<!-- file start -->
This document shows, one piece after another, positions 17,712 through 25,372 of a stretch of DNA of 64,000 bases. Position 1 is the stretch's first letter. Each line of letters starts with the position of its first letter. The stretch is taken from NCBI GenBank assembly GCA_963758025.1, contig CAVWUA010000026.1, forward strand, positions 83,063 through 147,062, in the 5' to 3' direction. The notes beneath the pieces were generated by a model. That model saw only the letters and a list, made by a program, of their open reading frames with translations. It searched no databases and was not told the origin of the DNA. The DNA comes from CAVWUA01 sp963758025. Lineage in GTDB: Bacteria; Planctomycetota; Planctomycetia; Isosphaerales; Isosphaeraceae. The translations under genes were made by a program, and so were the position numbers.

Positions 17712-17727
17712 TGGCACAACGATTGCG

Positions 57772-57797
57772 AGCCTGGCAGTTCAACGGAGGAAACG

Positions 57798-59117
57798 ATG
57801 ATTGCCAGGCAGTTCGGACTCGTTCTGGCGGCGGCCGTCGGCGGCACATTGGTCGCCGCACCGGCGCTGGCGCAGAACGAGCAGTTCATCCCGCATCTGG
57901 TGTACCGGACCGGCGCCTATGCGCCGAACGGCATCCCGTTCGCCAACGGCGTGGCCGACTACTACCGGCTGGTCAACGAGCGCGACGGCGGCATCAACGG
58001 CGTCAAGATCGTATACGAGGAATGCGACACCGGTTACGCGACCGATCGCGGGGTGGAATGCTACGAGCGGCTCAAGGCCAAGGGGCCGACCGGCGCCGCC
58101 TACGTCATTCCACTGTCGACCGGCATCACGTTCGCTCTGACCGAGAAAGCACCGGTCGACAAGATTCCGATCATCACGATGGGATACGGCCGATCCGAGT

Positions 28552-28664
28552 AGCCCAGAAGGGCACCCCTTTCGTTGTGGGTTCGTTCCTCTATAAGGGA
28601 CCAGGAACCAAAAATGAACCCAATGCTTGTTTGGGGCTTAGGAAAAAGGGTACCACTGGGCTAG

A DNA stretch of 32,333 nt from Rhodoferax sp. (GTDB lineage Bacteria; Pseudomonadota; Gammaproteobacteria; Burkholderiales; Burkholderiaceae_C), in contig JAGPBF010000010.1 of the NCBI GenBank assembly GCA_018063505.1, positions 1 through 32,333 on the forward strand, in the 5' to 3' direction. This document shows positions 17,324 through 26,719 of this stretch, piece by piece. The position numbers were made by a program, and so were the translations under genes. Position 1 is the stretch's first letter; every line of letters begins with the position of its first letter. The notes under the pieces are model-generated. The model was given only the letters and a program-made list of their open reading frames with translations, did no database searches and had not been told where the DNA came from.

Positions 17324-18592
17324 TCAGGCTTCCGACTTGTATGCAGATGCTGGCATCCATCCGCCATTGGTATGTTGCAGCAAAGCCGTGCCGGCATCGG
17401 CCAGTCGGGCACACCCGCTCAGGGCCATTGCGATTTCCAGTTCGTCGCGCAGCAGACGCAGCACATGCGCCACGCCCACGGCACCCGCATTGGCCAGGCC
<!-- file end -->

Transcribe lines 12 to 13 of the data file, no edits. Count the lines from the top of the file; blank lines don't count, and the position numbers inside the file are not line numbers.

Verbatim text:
Positions 28552-28664
28552 AGCCCAGAAGGGCACCCCTTTCGTTGTGGGTTCGTTCCTCTATAAGGGA